Morning-after alcohol misery isn’t so bad, according to Tom Vanderbilt. In a 1995 issue of The Baffler – which opened its archives to the public this week – he reviewed the then-new Skyy vodka “hangover free” advertizing campaign. For him, he says, “the hangover, that much-maligned malady of the engorging classes, [is] the clearest window onto my inner self, the one device through which all my pretensions in the material world are brought to a crashing halt”:
The hangover is a rich but undervalued element in our culture. In the literature of every age it provides a handy narrative device for slowing down the action and bringing the most elevated characters to a place we’ve all been. In Lucky Jim, for example, Kingsley Amis expertly captures the moment as the novel’s cheerfully bumbling protagonist awakens after a sordid escapade:
The light did him harm, but not as much as looking at things did; he resolved, having done it once, never to move his eyeballs again. A dusty thudding in his head made the scene before him beat like a pulse. His mouth had been used as a latrine by some small creature of the night, and then as its mausoleum. During the night, too, he’d somehow been on a cross-country run and then been expertly beaten up by secret police. He felt bad.
Amis, the poet laureate of the hangover, was one of the few to fathom its intricacies and divine its transcendent qualities—to find, if you will, the spiritual in the spirits. The hangover, he wrote once, is no mere physical affliction, but a “unique route to self-knowledge and self-realization.”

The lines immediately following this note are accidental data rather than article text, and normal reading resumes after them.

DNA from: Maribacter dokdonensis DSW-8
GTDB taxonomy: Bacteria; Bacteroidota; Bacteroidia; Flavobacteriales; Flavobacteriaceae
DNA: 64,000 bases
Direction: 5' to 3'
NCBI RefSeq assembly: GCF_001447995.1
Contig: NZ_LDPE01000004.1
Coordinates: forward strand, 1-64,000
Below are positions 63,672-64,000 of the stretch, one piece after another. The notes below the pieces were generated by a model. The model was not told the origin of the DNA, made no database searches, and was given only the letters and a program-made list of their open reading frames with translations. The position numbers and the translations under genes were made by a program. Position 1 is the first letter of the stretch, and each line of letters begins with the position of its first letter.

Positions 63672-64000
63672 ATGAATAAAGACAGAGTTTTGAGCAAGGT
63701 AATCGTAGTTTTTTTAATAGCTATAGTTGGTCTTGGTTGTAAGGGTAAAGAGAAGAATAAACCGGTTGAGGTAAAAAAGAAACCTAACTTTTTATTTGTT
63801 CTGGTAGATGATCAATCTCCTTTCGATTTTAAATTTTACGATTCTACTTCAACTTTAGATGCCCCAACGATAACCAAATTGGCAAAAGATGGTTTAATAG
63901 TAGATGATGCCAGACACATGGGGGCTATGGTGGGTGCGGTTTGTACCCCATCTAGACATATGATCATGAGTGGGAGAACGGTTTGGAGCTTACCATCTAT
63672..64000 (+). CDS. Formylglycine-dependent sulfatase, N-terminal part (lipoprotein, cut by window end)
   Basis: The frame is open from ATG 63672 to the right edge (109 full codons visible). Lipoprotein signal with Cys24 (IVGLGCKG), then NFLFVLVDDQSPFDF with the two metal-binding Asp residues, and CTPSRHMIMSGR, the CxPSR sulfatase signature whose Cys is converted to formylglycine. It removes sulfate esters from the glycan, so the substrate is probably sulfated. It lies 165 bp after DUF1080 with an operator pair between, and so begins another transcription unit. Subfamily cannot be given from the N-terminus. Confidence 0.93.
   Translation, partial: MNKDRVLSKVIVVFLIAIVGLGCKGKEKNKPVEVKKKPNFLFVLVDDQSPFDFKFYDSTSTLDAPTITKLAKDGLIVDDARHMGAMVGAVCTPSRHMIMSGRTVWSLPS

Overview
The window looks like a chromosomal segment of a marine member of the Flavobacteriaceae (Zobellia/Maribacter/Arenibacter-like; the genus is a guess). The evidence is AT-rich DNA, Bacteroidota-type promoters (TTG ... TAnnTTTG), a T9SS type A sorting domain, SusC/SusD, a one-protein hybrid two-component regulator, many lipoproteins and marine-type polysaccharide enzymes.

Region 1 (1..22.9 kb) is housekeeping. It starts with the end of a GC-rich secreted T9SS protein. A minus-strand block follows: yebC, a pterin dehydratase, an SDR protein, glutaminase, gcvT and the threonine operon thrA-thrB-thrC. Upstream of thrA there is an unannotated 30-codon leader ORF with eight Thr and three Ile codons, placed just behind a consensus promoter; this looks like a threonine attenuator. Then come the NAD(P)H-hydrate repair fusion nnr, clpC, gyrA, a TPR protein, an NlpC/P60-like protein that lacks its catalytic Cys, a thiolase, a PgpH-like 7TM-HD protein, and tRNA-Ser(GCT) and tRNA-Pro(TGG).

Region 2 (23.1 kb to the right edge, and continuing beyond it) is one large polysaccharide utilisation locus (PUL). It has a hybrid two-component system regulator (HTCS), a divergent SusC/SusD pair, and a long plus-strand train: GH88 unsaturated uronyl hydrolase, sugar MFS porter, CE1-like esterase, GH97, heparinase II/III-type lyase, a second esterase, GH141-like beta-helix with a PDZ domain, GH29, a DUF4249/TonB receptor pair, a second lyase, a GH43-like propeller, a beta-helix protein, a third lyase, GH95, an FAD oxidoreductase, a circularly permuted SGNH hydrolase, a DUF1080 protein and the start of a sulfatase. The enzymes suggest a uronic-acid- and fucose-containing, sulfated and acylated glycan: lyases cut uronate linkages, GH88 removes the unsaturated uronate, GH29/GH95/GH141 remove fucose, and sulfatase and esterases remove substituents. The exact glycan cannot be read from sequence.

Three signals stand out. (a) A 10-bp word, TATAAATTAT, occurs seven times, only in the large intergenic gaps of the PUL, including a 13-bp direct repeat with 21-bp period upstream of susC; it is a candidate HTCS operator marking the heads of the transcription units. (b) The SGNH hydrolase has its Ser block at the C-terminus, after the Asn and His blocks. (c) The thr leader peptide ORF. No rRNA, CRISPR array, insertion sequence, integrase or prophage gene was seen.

This is usually lost on sufferers of the “physical hangover,” obsessed as they are with feeling fresh again. But as they spend the morning shuffling through the Sunday supplements, unable to finish the simplest articles, drinking tomato juice as the sunlight stalks the living room floor, on come those colossal feelings of guilt, inadequacy, and shame—the metaphysical hangover. The best, and really the only, cure for this condition is to simply acknowledge your physical hangover for what it is, rather than attributing these unsettling thoughts to your job or to your relationship. As Amis puts it, “He who truly believes he has a hangover has no hangover.”
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